The health ministry is reviewing its quarantine requirements as the country's Covid-19 health situation improved again this week, according to Italian media reports.

Will Italy drop its Covid isolation rule as the infection rate falls?

Italy has taken a more cautious approach to Covid in recent months than many of its European neighbours, keeping strict isolation rules in place for anyone who tests positive for the virus.

But this could be set to change in the coming days, according to media reports, as one of Italy’s deputy health ministers said the government is about to cut the isolation period for asymptomatic cases.

“Certainly in the next few days there will be a reduction in isolation for those who are positive but have no symptoms,” Deputy Health Minister Andrea Costa said in a TV interview on the political talk show Agorà on Tuesday.

“We have to manage to live with the virus,” he said.

Italy’s La Stampa newspaper reported that the compulsory isolation period could be reduced to 48 hours for those who test positive but remain asymptomatic – provided they subsequently test negative after the day two mark.

Under Italy’s current rules, vaccinated people who test positive must stay in isolation for at least seven days, and unvaccinated people for ten days – regardless of whether or not they have any symptoms.

READ ALSO: How tourists and visitors can get a coronavirus test in Italy

At the end of the isolation period, the patient has to take another test to exit quarantine. Those who test negative are free to leave; those who remain positive must stay in isolation until they get a negative test result, up to a maximum of 21 days in total (at which point it doesn’t matter what the test result says).

Health ministry sources indicated the new rules would cut the maximum quarantine period to 15 or even 10 days for people who continue to test positive after the initial isolation period is up, La Stampa said.

The government is believed to be reviewing the rules as the latest official data showed Covid infection and hospitalisation rates were slowing again this week, as the current wave of contagions appeared to have peaked in mid-July.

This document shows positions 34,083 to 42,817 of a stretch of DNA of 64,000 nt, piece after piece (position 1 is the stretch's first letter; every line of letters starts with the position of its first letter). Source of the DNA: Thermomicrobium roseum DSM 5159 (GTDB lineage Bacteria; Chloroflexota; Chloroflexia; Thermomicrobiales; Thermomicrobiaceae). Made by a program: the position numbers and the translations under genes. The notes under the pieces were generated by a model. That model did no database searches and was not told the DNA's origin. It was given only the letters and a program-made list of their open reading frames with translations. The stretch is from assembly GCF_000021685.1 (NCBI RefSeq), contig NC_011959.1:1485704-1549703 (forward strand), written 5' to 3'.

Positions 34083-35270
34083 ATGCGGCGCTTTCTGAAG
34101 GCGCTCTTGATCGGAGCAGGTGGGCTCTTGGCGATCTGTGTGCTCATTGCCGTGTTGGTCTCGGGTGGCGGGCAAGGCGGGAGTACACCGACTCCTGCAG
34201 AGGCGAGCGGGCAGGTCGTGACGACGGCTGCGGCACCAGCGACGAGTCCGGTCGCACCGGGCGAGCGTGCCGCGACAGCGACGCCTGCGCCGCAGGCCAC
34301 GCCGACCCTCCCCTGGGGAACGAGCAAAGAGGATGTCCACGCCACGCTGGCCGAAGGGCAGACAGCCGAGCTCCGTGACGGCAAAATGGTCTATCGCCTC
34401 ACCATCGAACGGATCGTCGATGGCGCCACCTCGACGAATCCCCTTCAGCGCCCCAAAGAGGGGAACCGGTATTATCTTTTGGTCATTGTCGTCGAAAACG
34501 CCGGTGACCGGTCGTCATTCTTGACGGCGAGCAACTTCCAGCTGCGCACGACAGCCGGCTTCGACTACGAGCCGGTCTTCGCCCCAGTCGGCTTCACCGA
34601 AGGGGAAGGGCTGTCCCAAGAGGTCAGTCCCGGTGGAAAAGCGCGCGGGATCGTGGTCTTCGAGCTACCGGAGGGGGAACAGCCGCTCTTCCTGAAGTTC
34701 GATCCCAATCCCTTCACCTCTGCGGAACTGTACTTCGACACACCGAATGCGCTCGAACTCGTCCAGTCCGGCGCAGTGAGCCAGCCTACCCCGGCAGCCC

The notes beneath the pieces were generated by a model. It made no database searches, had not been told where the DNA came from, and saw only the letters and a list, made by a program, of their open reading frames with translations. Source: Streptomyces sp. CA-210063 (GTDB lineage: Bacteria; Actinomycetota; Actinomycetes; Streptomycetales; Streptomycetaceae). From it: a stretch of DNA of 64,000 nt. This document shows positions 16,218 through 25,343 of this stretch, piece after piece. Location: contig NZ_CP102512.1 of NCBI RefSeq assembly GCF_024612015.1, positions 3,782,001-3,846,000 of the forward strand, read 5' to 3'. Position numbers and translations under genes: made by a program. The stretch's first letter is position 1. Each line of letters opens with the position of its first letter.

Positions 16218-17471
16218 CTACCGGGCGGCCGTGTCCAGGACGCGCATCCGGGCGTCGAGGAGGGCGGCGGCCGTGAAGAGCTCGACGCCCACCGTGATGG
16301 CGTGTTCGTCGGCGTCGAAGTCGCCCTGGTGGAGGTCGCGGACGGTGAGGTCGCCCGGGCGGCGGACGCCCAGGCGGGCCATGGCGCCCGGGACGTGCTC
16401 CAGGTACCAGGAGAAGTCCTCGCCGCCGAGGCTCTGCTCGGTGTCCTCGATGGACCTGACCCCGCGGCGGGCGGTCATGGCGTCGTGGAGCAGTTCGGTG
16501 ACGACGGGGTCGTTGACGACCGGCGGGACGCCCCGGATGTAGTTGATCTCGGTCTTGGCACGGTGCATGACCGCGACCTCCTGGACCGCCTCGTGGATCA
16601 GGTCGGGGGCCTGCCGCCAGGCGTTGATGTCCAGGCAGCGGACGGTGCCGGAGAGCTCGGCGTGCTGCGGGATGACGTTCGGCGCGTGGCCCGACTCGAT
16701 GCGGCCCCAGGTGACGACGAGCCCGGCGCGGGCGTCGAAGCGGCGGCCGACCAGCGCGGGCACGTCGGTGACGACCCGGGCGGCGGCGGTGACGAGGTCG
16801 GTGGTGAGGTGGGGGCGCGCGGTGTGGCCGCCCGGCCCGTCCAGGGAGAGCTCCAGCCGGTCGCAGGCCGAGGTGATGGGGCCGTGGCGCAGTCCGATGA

However, the national Rt number (which shows the rate of transmission) remained above the epidemic threshold, and the number of fatalities continued to rise.

The proposed changes still aren’t lenient enough for some parties. Regional authorities have been pushing for an end to quarantine altogether, even for people who are actively positive – an idea Costa appears sympathetic to.

“The next step I think is to consider the idea of even eliminating the quarantine, perhaps by wearing a mask and therefore being able to go to work,” he told reporters.

“We must review the criteria for isolation, to avoid blocking the country again”.

At least one health expert, however, was unenthusiastic about the proposal.

Dr Nino Cartabellotta, head of Italy’s evidence-based medicine group Gimbe, tweeted on Tuesday: “There are currently no epidemiological or public health reasons to abolish the isolation of Covid-19 positives”

Massimo Andreoni, professor of Infectious Diseases at the Faculty of Medicine and Surgery of the Tor Vergata University of Rome, was more ambivalent about the prospect.

The isolation requirement for asymptomatic cases should be “revised somewhat in the light of the epidemiological data”, he told reporters, but urged “a minimum of precaution, because the less the virus circulates and the fewer severe cases there are, the fewer new variants arise”.

When the question was last raised at the end of June, Health Minister Roberto Speranza was firmly against the idea of lifting quarantine requirements for people who were Covid positive.

“At the moment such a thing is not in question,” he told newspaper La Repubblica at the time. “Anyone who is infected must stay at home.”